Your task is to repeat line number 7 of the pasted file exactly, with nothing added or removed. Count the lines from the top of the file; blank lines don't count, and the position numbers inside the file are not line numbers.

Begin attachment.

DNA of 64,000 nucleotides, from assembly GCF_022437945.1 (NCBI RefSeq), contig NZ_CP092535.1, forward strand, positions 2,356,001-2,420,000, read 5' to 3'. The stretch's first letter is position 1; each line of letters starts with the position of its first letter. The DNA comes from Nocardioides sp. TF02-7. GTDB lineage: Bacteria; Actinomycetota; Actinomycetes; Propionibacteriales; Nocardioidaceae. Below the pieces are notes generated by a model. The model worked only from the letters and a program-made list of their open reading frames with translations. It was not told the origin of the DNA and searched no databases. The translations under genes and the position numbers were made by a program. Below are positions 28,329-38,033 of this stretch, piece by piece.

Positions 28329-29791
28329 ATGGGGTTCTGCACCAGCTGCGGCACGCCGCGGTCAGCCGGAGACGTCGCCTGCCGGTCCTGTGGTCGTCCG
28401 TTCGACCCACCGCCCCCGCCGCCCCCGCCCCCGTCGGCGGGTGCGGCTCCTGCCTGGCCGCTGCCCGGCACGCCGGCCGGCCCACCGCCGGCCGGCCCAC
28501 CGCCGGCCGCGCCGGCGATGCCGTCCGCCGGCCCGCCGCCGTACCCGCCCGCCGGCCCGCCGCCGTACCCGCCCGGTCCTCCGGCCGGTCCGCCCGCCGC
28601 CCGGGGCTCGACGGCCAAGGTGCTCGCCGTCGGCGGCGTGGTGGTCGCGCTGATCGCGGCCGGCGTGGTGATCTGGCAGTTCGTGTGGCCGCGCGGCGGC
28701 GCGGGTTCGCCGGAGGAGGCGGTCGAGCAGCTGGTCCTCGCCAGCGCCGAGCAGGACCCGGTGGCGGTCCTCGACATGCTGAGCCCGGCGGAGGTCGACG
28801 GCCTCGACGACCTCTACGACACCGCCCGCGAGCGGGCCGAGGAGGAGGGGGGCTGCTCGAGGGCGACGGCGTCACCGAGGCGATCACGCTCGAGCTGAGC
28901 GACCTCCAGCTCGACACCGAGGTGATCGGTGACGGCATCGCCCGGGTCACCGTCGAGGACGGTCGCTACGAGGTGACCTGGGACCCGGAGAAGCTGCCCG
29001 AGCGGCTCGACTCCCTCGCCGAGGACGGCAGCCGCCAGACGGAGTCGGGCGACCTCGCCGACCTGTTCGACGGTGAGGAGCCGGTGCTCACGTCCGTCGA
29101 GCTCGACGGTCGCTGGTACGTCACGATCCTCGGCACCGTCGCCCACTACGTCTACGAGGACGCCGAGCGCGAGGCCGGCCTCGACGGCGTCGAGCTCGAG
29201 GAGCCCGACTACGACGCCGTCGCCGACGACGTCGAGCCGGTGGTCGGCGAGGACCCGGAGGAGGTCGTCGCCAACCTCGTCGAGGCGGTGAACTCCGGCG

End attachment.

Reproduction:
28701 GCGGGTTCGCCGGAGGAGGCGGTCGAGCAGCTGGTCCTCGCCAGCGCCGAGCAGGACCCGGTGGCGGTCCTCGACATGCTGAGCCCGGCGGAGGTCGACG